Most effective birth control methods unused by 95% of teens
Only 5% of U.S. teens are using the most effective forms of birth control, intrauterine devices (IUD) and hormonal implants, according a recent report by the U.S. Centers for Disease Control and Prevention.
IUDs and implants are “ideal for teens,” said Dr. Lisa Callegari, an assistant professor of obstetrics and gynecology, because they don’t require teens to remember to take a daily pill or to have and use a condom or diaphragm whenever they have sex. Moreover, IUDs and implants can prevent pregnancy for three to 10 years.
“They remove the human error factor and, once they’re in place, they’re highly effective,” said Callegari, whose research has focused on family planning, including patient and provider knowledge of and acceptance of IUDs and implants.
According to government figures, contraceptive use is up among U.S. teens and, as a result, teen pregnancy rates have dropped by more than half over the past two decades, from 61.6 births for every 1,000 adolescent females in 1991 to 26.5 in 2013.
Despite this decline, the U.S. teen birth rate remains higher than that of other developed countries, including Canada where the rate is 14 per 1,000 adolescent females. The upshot: More than 273,000 infants were born to U.S. teens ages 15 to 19 in 2013, with nearly 89% occurring outside of marriage.
Part of the problem is that although 86% of U.S. teens report they used birth control the last time they had sex, most rely on condoms and pills, which often fail if used incorrectly.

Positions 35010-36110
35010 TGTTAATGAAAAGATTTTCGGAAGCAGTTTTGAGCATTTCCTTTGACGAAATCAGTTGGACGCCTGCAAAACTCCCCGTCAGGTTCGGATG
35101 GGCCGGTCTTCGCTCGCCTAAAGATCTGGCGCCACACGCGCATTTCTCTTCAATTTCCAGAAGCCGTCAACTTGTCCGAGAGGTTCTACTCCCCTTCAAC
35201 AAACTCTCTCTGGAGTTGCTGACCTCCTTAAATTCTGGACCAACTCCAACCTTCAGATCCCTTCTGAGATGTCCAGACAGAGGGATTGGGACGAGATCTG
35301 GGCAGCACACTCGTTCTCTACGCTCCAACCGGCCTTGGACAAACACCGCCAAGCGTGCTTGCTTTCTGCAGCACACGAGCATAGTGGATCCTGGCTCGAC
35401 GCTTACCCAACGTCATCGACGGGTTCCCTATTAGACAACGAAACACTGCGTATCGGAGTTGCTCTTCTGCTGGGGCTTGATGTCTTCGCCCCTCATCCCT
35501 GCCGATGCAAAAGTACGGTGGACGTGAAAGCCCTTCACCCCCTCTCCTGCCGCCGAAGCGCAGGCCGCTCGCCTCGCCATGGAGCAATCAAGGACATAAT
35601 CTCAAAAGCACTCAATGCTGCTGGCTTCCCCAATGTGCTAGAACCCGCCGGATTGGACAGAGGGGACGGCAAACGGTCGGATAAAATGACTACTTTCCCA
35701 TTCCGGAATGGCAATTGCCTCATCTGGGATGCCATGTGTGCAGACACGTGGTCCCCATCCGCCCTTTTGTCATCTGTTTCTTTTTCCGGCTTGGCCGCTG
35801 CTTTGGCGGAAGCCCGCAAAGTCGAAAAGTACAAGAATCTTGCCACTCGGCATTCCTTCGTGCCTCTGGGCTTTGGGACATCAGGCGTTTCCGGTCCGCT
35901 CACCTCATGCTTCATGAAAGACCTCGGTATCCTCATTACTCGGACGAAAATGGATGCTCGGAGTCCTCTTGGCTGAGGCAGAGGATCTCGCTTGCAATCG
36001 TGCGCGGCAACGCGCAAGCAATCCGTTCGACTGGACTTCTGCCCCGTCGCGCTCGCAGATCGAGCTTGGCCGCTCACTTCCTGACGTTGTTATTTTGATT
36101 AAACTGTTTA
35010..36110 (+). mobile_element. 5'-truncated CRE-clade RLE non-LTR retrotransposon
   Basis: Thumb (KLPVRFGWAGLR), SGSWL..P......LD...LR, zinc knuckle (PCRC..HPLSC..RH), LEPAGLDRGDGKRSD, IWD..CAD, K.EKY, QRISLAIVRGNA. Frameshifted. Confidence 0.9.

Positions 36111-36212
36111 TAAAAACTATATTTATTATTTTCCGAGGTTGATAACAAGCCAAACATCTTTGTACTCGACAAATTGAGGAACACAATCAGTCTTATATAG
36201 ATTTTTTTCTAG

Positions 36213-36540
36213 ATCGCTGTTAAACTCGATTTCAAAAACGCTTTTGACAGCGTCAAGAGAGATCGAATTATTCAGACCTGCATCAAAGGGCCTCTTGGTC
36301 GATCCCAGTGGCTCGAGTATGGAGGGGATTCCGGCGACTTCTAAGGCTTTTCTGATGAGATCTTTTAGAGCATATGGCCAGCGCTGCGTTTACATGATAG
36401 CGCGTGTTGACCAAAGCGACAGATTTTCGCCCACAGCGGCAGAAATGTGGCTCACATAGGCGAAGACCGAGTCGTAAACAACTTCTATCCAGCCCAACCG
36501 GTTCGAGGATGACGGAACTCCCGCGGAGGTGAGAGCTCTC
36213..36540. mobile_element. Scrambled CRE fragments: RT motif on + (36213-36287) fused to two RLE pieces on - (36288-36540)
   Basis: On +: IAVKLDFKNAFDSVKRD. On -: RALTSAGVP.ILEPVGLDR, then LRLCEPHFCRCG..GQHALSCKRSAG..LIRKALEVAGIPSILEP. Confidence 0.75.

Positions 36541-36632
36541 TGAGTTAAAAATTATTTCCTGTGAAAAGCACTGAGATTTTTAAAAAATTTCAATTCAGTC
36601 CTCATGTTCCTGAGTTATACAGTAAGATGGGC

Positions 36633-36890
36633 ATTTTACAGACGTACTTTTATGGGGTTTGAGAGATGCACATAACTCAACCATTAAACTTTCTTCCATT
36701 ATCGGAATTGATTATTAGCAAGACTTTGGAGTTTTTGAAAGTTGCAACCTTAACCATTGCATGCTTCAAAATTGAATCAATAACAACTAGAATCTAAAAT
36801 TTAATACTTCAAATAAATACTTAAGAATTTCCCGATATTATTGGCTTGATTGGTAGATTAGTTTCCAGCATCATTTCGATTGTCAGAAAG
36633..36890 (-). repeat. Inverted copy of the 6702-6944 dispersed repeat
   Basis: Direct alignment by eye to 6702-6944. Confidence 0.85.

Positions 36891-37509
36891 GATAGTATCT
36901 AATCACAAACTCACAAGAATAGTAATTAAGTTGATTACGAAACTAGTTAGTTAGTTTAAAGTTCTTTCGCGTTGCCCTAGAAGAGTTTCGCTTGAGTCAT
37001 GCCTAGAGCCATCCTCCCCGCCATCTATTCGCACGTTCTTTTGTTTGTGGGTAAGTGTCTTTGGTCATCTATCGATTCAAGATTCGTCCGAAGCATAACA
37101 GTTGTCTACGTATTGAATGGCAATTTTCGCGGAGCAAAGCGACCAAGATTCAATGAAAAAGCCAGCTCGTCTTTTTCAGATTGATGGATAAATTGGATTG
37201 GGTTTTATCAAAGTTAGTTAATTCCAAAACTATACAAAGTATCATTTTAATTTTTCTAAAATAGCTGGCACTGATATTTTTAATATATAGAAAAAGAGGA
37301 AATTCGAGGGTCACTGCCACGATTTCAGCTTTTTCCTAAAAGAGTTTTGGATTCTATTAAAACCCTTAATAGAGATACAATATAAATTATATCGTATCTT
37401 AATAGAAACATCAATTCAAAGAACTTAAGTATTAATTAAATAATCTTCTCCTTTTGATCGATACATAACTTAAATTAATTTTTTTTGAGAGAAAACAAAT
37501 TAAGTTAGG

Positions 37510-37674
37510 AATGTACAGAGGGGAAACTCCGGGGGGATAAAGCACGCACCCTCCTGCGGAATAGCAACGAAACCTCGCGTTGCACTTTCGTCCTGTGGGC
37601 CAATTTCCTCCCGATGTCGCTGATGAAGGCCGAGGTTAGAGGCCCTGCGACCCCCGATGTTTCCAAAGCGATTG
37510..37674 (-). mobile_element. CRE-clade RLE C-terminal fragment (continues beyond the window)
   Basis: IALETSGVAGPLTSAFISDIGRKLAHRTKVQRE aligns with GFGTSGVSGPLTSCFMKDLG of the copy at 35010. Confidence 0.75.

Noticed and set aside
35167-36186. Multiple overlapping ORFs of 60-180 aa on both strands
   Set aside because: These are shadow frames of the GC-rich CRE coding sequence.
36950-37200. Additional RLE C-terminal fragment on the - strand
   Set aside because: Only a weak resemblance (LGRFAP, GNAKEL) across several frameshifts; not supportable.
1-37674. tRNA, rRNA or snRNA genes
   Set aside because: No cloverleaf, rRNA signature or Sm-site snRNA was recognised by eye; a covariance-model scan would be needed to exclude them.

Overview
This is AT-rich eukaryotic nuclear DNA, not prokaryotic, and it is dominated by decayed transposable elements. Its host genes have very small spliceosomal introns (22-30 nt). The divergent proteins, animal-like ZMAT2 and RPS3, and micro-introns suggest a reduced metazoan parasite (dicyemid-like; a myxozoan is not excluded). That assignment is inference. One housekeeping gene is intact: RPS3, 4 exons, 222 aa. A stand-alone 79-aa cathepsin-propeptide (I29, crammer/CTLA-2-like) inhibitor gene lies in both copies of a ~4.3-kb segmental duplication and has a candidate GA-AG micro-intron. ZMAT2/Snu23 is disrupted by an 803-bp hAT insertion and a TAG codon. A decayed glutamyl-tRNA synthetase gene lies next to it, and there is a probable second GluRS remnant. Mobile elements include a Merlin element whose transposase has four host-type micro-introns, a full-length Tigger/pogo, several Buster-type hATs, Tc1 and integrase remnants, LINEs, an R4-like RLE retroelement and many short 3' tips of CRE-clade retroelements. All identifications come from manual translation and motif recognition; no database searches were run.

“It can be hard for adults to remember to take a pill every day or to use condoms correctly every time, and it’s even harder for most teens,” Callegari said.
About nine in 100 women who rely on the pill for contraception will get pregnant in the first year of use; among those who rely on condoms, 18 of 100 will become pregnant in the first year of use. In contrast, less than 1 in 100 women who uses an IUD or implant will get pregnant during the first year of use.
Condom in pocket
Both forms of are safe and easy to use, Callegari said. IUDs are slipped passed through the cervix into the uterus. “There is a very small risk of infection in the first 20 days after insertion, and after that the risk returns to baseline,” she said. A hormonal implant is small, flexible plastic rod about the size of a matchstick that is slipped placed under the skin where it slowly releases a form of the contraceptive hormone progesterone. Removal requires a small incision. Both procedures can be quickly done in a doctor’s office or clinic.
Two major barriers are keeping teens from using IUDs and hormonal implants, Callegari said.
“First, teens often don’t realize that these methods are available to them and that they’re safe. Second, providers often don’t offer them to teens.”
Many providers worry that these methods are unsafe for young women, despite recent medical evidence to the contrary. Many may still think of IUDs as dangerous due to historical concerns with an early model called the Dalkon Shield, which is no longer on the market. Another major problem is that many providers, especially pediatricians who care for most teens, are not trained in inserting IUD or the implants.
Major medical associations, such as American College of Obstetricians and Gynecologists and American Academy of Pediatrics, have now recommended IUDs and hormonal implants as the first-line choice of birth control for teens, which has helped promote acceptance among providers, Callegari said. “The CDC report is a great call to action. I think the tide has begun to turn.”